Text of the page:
This example presents a domain-specific visual language (DSVL) to model cloud system infrastructures. These systems allow auto-reconfiguration in terms of scalability. They are able to duplicate one or more services in order to satisfy a required throughput.
The metamodel of our DSVL is shown below. A System is composed by a set of Elements, which can be either Links or Nodes. The latter represent the Services of the cloud systems, and also those entities that start the data flow (Source) and those where the data eventually arrives or is consumed (Sink). Services count the number of jobs they serve, and they have information about their service time and the cost of the service (which is also the cost of duplicating it). As for Links, they can be of three types, Fork, Single and Join. Fork links are used to split a job into many, Single links transmit jobs between two Nodes, and Join links are used to join several jobs of the same type into one.
The metamodel for the observers, which aim at monitoring non-functional properties of these systems, is shown below. The individual observers in this system are aimed at monitoring both the percentage of the time that the monitored service is busy and the evolution in the cost of a service, considering it can be replicated. The general observers measure the throughput of the system and control the logic that deals with the replication of services in each iteration.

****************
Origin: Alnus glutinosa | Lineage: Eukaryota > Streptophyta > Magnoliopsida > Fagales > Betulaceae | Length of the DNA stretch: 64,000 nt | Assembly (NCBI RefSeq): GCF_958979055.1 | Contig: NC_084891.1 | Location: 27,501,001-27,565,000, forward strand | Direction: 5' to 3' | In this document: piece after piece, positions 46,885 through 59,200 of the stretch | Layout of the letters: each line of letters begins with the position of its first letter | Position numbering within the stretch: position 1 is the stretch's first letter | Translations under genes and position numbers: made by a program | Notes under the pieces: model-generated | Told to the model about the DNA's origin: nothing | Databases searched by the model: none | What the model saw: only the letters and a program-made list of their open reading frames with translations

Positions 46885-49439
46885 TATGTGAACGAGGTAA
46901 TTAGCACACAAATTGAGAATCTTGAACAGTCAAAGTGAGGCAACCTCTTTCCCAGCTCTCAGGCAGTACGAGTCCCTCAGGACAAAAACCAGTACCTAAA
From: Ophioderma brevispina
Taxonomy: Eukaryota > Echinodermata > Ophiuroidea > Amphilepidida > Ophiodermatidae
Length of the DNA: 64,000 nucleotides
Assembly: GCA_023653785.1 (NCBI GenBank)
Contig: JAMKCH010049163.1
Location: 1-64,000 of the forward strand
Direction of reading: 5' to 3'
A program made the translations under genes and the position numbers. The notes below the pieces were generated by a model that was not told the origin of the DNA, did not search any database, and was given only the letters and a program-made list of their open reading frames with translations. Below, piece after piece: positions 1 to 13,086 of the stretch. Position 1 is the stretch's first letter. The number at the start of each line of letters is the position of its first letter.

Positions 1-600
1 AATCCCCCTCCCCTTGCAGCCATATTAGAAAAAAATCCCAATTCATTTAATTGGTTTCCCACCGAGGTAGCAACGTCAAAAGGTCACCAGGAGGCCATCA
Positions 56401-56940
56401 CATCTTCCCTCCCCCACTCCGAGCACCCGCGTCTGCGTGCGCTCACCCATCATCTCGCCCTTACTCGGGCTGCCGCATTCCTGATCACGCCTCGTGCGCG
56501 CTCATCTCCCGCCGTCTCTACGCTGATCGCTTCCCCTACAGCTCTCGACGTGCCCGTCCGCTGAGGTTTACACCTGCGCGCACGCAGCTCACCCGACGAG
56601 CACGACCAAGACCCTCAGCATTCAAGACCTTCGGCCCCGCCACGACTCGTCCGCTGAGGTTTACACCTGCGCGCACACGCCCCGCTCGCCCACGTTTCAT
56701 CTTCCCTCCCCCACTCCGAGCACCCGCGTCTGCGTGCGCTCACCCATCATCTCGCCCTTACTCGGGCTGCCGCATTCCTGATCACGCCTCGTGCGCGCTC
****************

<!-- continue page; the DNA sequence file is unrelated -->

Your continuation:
An initial model for our system is shown below. It shows the concrete syntax chosen for the models. This case study models a geolocation, photographic service, where the input of the system (the source src) provides a constant stream of geolocalized pictures. These pictures are then sent in parallel to services s1, which provides the map of their location, and s2, which escalates the pictures to an appropriate size and resolution. The resized pictures are then processed by service s3 which applies some image filters. The results coming from s1 and s2 are finally combined and ready to be stored or delivered by the sink (snk) of the system.
The semantics for the models is defined by means of 12 behavioral rules. 7 of them model how packets flow among the nodes and links, while the other 5 deal with the observers update and system adaptation.